Wolf hunt near Yellowstone halted

Oct 16, 2009

Wolf hunt near Yellowstone halted

Montana wildlife commissioners voted unanimously on Tuesday, Oct. 13, to halt gray wolf hunting in a wilderness district near Yellowstone National Park after nine of the predators were killed within three weeks of a special hunt’s early season start, including four members of a Cottonwood pack familiar to tourists.

A 12-wolf quota originally was set for the Absaroka-Beartooth Wilderness or Hunting Unit 316—one of two "backcountry" areas of Montana where wolf hunting was allowed before the statewide season opens on Sunday, Oct. 25. Grazing is not allowed in backcountry.

The commissioners, however, renewed their commitment to allow 75 wolves to be hunted statewide as a means of curbing livestock depredation when Montana’s general hunting season starts.

From 1985 to 2008, about 585 sheep and nearly 400 head of cattle were killed by wolves in the state, according to the Montana Fish, Wildlife & Parks Department. That compares to an estimated 1,295 sheep and almost 280 head of cattle killed by wolves during the same period in Idaho.

Wolf hunts in Montana and Idaho this fall are the first in the 48 contiguous states since the gray wolves were removed last May from a federal endangered species list in those states, which have an estimated combined total of 1,350 to 1,550 wolves. Montana has about 550 wolves and Idaho 800 to 1,000 wolves.

Montana’s 75 wolf kill quota is about 15 percent of that predator’s population in the Treasure State, while Idaho’s 220 limit is roughly 25 percent of the wolves in the Gem State. Hunters in the two states have killed at least 48 wolves since Sept. 1. There were 89 packs in Montana at the end of 2008, including 18 in the area bordering Yellowstone.

Shane Colton, who chairs the Montana Fish, Wildlife & Parks Commission, said he and its four other commissioners were a little surprised by the concentrated number of wolves killed so soon in the backcountry. "We need a better harvest in the ‘front country,’" the Billings resident said. "This is really a work in progress. We set a fairly conservative quota in that management unit."

Speculating on why the early season wolf hunt was so successful there, Colton said, "These wolves as they integrate back and forth in the park may be a little bit more habituated and more used to humans." He noted the area also is more open than some other districts.

Colton said wolves are extremely adaptive and likely will become more savvy as more hunting is allowed. He said his commission is committed to managing them responsibly. Most wolf hunt permits bought by hunters will be used during the general big game season and are considered incidental.

"We’re not closing all backcountry. We want to maintain some opportunity. Hindsight being what it is, I suspect we will set up a specific sub-quota in that hunting district."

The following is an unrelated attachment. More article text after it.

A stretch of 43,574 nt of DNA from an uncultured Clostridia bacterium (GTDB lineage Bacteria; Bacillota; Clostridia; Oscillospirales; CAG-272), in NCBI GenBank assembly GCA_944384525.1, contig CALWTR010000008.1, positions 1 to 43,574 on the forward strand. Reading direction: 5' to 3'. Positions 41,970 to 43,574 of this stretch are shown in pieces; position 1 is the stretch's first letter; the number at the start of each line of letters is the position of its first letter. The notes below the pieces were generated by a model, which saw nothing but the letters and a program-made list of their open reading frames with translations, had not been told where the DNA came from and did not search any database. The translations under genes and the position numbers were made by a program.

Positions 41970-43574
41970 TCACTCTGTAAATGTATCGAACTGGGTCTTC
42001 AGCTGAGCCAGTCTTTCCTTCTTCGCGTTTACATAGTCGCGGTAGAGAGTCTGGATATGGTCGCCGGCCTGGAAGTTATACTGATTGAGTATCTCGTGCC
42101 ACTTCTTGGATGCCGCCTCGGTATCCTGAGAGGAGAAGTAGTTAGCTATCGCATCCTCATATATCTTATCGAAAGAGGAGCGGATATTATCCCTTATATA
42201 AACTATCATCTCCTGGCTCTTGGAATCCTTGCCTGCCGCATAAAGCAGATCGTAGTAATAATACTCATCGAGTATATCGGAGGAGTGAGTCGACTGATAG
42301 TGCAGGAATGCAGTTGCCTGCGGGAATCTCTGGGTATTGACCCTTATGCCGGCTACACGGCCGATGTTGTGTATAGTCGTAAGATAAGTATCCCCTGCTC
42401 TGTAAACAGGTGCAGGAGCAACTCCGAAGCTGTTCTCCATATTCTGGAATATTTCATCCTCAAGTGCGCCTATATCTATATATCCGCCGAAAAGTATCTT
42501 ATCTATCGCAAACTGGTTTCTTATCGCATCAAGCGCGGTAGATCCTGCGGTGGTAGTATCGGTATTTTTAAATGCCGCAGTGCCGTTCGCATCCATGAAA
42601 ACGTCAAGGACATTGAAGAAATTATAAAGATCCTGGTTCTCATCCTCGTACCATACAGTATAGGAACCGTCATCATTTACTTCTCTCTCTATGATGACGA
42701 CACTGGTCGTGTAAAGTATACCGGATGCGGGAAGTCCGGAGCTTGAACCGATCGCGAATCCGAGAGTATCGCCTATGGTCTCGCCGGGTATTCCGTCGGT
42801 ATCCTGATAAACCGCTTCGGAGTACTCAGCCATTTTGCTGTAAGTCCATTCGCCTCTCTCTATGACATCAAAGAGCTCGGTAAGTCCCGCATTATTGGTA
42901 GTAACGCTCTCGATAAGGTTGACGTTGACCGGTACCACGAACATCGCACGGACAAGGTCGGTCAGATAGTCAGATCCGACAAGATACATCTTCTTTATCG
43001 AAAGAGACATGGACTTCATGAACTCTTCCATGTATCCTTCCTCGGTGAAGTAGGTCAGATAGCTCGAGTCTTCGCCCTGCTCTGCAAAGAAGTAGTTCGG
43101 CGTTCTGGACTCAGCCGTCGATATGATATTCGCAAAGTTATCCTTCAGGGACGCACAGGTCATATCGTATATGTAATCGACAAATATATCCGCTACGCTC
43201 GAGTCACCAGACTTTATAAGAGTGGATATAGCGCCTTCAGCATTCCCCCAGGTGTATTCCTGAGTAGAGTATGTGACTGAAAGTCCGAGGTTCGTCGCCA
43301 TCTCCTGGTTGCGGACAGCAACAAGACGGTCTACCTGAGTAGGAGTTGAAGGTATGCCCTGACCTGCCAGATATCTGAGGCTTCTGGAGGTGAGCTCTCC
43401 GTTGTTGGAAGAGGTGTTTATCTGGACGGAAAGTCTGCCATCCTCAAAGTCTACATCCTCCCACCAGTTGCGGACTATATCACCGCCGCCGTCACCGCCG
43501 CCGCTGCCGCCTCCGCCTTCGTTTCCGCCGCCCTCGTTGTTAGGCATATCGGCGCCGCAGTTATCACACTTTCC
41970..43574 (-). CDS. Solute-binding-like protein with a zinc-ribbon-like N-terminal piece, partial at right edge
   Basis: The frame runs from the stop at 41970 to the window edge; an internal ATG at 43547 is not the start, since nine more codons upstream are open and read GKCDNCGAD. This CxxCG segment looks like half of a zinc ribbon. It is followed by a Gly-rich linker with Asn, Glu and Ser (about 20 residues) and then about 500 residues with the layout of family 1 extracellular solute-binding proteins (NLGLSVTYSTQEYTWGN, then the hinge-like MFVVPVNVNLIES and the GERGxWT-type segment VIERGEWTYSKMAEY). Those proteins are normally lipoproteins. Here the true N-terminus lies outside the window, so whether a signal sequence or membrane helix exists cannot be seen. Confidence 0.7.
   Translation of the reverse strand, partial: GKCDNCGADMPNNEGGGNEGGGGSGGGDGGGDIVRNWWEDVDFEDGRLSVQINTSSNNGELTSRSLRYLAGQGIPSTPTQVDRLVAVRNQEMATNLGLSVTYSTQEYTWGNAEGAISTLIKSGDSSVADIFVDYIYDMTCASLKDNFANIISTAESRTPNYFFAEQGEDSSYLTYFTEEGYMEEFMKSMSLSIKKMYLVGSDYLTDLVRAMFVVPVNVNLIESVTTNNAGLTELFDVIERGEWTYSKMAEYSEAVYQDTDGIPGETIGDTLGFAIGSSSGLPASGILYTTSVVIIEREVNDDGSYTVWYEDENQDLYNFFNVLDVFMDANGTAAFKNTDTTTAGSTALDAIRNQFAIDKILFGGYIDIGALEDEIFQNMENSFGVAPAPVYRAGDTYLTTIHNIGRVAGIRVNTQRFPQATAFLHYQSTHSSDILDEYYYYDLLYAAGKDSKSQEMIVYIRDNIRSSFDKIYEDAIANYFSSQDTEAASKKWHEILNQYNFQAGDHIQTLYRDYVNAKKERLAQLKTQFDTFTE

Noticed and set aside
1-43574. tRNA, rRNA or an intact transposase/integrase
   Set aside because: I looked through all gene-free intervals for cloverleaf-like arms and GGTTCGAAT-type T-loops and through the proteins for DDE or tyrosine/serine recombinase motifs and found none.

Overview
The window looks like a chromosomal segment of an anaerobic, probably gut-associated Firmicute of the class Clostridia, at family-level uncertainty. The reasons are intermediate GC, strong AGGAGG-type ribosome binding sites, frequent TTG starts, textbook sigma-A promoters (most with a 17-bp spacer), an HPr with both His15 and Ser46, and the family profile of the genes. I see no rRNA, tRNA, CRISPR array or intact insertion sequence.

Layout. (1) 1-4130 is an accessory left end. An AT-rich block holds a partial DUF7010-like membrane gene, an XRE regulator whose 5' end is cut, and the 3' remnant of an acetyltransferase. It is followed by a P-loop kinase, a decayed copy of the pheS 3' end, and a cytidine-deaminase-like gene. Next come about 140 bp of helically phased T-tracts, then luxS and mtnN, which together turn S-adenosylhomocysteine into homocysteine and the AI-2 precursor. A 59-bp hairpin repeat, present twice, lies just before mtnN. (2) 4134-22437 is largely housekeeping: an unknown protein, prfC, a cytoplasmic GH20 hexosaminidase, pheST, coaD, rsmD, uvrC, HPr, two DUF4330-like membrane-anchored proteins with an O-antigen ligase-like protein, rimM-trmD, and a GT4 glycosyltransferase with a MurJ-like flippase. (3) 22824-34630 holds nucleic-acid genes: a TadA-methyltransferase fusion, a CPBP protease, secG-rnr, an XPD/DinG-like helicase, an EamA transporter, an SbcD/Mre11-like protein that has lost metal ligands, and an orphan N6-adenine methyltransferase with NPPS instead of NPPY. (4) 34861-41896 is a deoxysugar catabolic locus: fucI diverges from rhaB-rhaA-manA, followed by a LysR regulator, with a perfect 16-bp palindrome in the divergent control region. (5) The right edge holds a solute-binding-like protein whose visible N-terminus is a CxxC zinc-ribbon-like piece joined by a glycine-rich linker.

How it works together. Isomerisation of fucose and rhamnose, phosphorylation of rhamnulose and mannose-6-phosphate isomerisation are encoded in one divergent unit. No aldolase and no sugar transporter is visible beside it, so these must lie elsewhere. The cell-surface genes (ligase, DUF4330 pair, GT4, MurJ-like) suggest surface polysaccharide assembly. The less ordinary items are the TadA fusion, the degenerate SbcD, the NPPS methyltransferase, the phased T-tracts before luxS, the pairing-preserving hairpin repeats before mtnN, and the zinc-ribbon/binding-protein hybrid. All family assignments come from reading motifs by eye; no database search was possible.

Even if there is a slight overrun in the 12-wolf quota for that remote area, it should not have a dramatic impact on Montana’s wolf population. "We’re very comfortable with the overall numbers. In the long run, we’re hoping hunters will be a tool to address the issues of livestock depredation. Hunters are happy to supplement that role if possible," he said.

"We’re going to be fine with our numbers. We’re going to see the commission watching this hunt very closely and making adjustment to make sure it fits in with our wolf management."

Caroline Sime, Montana’s wolf program coordinator, said, "Every place in the world where you have wolves and livestock in the same environment, some livestock get killed by wolves and some wolves get killed by people. That, in and of itself, is not necessarily unique."

All livestock cannot be secured and protected from wolves, but hunting is a management tool that helps balance the numbers of wild animals with the habitat they occupy, Sime told WLJ. "We will never get rid of all the livestock or get rid of all the wolves. It’s not going to happen."

Conceding that wolf hunts are "a very hot topic," she said the commission’s decision to halt wolf kills in the backcountry is "nothing particularly earthshaking" as the commission pauses, considers options, and stays it course.

Commissioner Bob Ream of Helena, MT, guessed Montana has sold more than 10,000 wolf hunting licenses, but he said more wolves will be eliminated by depredation control than hunters. Ream has spent more than 20 years researching wolves.

"We have to be careful in the future opening wilderness areas before the rest of the state." Wilderness areas can tolerate more wolves, but there are more livestock conflicts in grazing areas, Ream said, adding in retrospect, it was not wise for Montana to allow so many wolves to be killed on land adjacent to Yellowstone National Park.

However, because wolves are such prolific breeders, those killed will be easily replaced. Even expanding Montana’s wolf kill by as much as 30 percent a year would not harm their recovery, he said. — Mark Mendiola, WLJ correspondent